Land concentration and accumulation after redistributive reform in post-settler Zimbabwe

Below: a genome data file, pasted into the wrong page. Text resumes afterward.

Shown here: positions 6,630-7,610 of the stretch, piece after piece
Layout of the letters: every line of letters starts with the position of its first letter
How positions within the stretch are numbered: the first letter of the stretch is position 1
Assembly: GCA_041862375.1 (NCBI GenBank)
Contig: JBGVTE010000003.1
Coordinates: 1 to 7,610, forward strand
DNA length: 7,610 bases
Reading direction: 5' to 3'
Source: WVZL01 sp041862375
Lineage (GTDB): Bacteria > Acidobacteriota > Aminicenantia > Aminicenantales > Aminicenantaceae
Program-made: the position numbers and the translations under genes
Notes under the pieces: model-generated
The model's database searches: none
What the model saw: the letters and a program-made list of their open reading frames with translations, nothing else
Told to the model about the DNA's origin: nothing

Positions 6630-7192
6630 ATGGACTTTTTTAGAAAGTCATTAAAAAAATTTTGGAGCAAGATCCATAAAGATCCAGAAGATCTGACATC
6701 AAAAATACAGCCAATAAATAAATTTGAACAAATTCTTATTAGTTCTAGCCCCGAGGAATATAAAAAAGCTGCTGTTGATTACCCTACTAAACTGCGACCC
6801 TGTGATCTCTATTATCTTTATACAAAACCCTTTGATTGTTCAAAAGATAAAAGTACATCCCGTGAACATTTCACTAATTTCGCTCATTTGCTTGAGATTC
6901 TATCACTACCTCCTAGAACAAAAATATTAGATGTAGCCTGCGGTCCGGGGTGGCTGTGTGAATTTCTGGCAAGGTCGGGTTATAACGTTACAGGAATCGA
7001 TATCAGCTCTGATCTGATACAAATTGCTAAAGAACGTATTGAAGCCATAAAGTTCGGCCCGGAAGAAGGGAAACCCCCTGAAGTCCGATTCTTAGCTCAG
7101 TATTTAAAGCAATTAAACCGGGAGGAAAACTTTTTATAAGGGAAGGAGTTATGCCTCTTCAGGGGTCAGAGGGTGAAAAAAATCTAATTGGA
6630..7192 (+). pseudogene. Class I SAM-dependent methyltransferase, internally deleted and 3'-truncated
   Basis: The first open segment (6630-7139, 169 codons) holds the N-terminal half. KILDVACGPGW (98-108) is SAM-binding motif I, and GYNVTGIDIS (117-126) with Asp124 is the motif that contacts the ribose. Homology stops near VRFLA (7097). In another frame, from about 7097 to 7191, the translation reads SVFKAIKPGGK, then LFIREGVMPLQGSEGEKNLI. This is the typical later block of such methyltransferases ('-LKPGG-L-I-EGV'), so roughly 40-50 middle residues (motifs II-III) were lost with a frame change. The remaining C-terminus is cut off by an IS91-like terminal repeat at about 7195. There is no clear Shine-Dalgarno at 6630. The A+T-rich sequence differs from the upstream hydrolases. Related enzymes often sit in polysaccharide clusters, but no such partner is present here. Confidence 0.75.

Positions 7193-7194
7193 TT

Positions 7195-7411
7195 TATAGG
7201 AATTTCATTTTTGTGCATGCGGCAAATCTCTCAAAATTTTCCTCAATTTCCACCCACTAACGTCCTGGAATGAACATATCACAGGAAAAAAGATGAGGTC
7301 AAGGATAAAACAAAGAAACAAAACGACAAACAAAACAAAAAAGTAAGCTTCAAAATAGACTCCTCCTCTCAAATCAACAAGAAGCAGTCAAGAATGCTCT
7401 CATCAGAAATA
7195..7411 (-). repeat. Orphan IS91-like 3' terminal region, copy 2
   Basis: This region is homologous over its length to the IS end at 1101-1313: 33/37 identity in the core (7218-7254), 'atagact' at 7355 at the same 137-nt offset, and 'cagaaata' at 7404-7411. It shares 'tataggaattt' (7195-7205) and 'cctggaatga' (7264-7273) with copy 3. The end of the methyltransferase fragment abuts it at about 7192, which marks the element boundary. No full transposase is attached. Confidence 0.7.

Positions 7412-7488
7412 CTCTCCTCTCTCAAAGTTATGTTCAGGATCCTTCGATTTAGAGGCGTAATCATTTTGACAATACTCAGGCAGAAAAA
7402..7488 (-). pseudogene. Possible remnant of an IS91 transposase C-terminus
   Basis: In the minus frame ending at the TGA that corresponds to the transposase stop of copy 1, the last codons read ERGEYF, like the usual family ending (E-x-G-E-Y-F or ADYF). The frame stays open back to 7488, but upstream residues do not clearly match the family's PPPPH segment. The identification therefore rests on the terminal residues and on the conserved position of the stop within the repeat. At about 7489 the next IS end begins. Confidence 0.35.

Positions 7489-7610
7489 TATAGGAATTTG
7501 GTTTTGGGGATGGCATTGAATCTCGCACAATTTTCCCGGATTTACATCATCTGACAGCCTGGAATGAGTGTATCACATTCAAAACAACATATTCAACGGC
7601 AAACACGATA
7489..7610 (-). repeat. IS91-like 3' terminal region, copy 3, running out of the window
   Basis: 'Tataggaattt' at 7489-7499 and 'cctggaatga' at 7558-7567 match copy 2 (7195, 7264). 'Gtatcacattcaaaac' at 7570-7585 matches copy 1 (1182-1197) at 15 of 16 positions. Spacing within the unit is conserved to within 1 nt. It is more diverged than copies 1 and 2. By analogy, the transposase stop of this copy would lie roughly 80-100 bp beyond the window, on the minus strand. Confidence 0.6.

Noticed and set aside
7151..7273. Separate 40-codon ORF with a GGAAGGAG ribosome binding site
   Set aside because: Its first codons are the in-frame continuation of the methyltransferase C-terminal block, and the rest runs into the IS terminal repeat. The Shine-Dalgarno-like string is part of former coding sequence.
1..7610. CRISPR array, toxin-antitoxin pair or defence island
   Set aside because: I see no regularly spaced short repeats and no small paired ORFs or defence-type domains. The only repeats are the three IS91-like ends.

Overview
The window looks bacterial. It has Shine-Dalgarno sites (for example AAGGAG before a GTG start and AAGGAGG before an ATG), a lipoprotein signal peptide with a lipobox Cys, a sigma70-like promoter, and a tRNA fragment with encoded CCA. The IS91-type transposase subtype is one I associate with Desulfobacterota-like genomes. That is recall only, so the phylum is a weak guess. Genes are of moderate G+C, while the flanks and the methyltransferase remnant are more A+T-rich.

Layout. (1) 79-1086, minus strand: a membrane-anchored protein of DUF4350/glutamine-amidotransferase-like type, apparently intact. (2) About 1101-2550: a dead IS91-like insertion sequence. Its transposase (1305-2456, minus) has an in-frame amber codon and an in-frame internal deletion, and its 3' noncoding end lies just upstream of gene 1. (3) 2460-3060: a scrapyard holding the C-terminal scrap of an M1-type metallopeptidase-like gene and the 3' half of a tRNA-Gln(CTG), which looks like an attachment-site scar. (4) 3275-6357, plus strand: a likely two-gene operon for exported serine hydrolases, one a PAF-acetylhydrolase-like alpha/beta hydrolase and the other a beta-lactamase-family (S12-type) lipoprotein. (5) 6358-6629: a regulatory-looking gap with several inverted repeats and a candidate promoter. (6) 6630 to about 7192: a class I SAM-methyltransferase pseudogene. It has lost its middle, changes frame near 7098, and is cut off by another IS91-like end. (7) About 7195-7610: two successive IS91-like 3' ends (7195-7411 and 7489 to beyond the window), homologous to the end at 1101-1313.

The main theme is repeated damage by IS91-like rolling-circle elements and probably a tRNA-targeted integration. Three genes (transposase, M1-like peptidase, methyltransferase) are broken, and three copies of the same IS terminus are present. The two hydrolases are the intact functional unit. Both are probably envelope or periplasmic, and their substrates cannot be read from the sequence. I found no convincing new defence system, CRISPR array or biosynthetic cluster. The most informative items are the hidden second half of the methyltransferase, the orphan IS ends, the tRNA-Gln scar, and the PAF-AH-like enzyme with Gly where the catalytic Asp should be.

Zimbabwe's recent fast-track land reform was redistributive, but it retained significant enclaves of large-scale agro-industrial estates owned by transnational, domestic and state capital, despite unfulfilled popular and domestic elite demands for land. Such estates were encouraged by the state to produce agro-fuel (ethanol from sugar), sugar, tea, coffee, timber and citrus, with wildlife ranching for domestic and export markets, alongside expanded small food producers. This outcome reflects the unresolved contradictions of seeking autonomous development in the context of sanctions, domestic political polarisation and declining agricultural production, while promoting reintegration into broader world markets. Neoliberal policies replaced dirigisme by 2008 to promote stabilisation and agricultural recovery but with limited impact. Foreign agricultural investment in Zimbabwe is nonetheless atypical of the current neoliberal land grabbing in Africa, since Zimbabwe reversed past inequalities and retains some state autonomy, and residual land concentration remains contested.
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